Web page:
Infrastructure bill will help Louisiana, NWLA

Louisiana DOTD breaks down what President Biden’s new bill will mean for the state and local area’s roads, bridges, & more

President Joe Biden signed a $1.2 trillion infrastructure bill into law Nov. 15, and the funding it brings is promising for Louisiana’s languishing roads, bridges, and other vital projects.

“The passing of this legislation is critical for Louisiana’s ability to advance a number of different types of infrastructure improvement projects over the next several years,” said Erin Buchanan, public information officer for Louisiana Department of Transportation and Development.

Biden’s bill will deliver $550 billion of new federal investments in America’s infrastructure over five years. 

Buchanan says the certainty of funding this bill provides to DOTD is a major benefit considering more than 50 percent of the department’s construction budgets is federal funding.

“Our state has one of the lowest fuel taxes in the nation, which is the primary funding source for DOTD, and cannot currently meet all of the state’s transportation needs as it hasn’t been increased in more than 30 years,” she added. “This legislation will mean a level of guaranteed revenue that we’ve not experienced in many decades.”

The funding comes at a crucial time as Louisiana faces a nearly $15 billion backlog of transportation and infrastructure needs. These needs include everything from traffic congestion to aging rural bridges and hundreds of state highways that are in need of overlay.

The legislation calls for investing $110 billion for roads, bridges and major infrastructure projects. Included is $40 billion for bridge repair, replacement and rehabilitation, according to the text. The White House says approximately 20%, or 173,000 miles, of the nation’s highways and major roads are in poor condition, as are 45,000 bridges.

Northwest Louisiana is not immune from this need for road and bridge repair. DOTD is currently reviewing bids for a major rehabilitation project for I-20 through Bossier City, and the Jimmie Davis Bridge capacity project is in the final stages of the federally required environmental process.

While this funding is a boost to DOTD’s ability to move many projects forward, Buchanan says the department depends on a reliable funding source that can meet the needs of Louisiana’s transportation system.

“DOTD is also always seeking innovative funding measures that can be utilized to push projects ahead, such as the GARVEE bonds that are being used to fund the I-20/I-220 BAFB Interchange project, among others,” Buchanan said.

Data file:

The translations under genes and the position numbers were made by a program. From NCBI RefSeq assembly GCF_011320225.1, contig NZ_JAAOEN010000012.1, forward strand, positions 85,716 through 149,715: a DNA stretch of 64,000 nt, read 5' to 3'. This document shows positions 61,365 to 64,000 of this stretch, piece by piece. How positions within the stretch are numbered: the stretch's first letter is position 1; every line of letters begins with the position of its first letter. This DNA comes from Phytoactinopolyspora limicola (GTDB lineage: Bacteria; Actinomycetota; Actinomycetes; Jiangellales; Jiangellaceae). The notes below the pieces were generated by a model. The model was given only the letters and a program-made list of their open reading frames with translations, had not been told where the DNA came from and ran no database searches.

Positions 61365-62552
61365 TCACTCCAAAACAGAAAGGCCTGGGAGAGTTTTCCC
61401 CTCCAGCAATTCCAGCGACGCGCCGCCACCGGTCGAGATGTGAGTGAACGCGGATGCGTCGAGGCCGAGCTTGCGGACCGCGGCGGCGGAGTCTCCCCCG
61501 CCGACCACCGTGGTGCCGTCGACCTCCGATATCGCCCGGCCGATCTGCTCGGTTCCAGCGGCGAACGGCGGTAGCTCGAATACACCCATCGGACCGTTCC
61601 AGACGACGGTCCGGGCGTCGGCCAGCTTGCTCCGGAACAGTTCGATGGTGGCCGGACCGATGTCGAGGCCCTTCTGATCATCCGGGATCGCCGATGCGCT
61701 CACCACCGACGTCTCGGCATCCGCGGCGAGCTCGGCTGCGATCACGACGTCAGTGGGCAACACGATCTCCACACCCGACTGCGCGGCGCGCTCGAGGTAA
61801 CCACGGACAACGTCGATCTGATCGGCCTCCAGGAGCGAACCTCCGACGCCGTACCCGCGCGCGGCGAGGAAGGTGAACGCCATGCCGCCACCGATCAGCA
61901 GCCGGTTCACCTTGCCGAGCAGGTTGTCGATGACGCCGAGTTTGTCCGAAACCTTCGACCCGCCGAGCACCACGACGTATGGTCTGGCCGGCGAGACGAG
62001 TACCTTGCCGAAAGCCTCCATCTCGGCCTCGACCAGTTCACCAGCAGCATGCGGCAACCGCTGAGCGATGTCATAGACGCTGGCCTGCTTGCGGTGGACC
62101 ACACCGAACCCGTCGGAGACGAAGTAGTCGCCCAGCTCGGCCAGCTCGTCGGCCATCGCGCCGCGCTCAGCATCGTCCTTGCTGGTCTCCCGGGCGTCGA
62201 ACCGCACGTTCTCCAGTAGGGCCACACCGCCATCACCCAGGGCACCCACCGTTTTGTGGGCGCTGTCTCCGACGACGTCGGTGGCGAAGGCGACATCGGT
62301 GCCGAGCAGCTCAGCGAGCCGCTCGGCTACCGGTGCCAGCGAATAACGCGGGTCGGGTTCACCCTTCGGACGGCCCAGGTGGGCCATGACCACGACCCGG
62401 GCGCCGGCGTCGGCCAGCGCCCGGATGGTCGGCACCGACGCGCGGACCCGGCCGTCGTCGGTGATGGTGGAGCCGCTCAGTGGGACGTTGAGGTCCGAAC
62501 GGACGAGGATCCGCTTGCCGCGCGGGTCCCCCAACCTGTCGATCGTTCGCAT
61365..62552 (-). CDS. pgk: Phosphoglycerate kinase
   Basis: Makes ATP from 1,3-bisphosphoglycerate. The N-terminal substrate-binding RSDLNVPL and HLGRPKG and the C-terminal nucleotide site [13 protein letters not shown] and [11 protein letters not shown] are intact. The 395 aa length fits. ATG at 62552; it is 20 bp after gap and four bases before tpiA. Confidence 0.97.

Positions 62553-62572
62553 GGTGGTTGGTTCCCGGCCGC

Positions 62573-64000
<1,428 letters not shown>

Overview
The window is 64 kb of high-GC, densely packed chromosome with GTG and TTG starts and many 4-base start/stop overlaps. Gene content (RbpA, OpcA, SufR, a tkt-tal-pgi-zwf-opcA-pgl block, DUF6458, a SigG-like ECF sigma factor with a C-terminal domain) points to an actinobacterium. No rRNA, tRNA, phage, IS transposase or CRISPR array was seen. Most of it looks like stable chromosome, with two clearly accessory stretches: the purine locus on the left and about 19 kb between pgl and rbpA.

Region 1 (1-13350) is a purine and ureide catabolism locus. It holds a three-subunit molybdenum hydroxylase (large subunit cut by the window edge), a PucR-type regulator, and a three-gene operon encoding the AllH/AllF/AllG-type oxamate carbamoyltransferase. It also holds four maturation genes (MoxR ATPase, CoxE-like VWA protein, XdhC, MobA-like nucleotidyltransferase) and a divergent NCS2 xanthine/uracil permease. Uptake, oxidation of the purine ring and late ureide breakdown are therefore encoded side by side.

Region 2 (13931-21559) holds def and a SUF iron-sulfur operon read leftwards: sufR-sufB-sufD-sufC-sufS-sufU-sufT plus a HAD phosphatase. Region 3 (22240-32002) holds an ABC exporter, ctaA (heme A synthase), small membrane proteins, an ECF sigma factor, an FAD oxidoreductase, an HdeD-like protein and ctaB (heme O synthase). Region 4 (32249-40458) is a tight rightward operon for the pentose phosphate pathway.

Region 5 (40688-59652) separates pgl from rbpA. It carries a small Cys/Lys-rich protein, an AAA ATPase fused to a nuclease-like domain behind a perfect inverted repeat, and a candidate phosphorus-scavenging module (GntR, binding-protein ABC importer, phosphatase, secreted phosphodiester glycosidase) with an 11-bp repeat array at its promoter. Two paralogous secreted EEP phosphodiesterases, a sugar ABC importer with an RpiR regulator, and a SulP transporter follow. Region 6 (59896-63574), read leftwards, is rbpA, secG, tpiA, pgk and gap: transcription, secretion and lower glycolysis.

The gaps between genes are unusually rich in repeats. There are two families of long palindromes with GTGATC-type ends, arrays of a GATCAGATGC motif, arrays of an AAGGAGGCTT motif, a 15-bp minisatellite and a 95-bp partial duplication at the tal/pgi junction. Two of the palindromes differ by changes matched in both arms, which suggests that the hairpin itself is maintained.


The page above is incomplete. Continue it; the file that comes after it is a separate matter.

Currently, DOTD relies on inputs from local elected officials and state legislators and stakeholders to prioritize the projects included in the Highway Priority Program each fiscal year. 

“These are the projects that are voted on by legislators each session to go out to bid that year,” Buchanan explained.

There are also regional “mega-projects” that are listed as priorities for the metropolitan areas, many of which Buchanan notes have been in development and/or waiting on funding for many years.

“All of these needs — as well as others that include ports and rails — will be taken into consideration,” she said.

Also included in Biden’s deal is $17 billion for port infrastructure and $25 billion in airports to address repair and maintenance backlogs, reduce congestion and emissions near ports and airports and promote electrification and other low-carbon technologies.

Biden’s infrastructure package also provides $39 billion to modernize public transit and invests $66 billion in passenger and freight rail.

The legislation provides a $65 billion investment in improving the nation’s broadband infrastructure. The legislation will provide $15 billion for low-emission vehicles and a network of electric vehicle recharging stations.

The package taps $65 billion to rebuild the electric grid, and another $55 billion to upgrade water infrastructure, according to a summary of the legislation.

The process of determining how the funding will be prioritized and to which projects it will be distributed will begin as soon as clear guidance is made available for funding beyond the existing program of dollars. 

“Each region of the state already has years of projects on their list, so we will be analyzing these, as well as the other infrastructure related needs that can be funded through this bill,” Buchanan assured.

The bill’s funding will be applied based on authorization and guidance from the US Department of Transportation. Buchanan adds, “We believe a significant portion will be applied to the Highway Priority Program but we will now know this until the final rules are promulgated.”

— BIZ. Magazine

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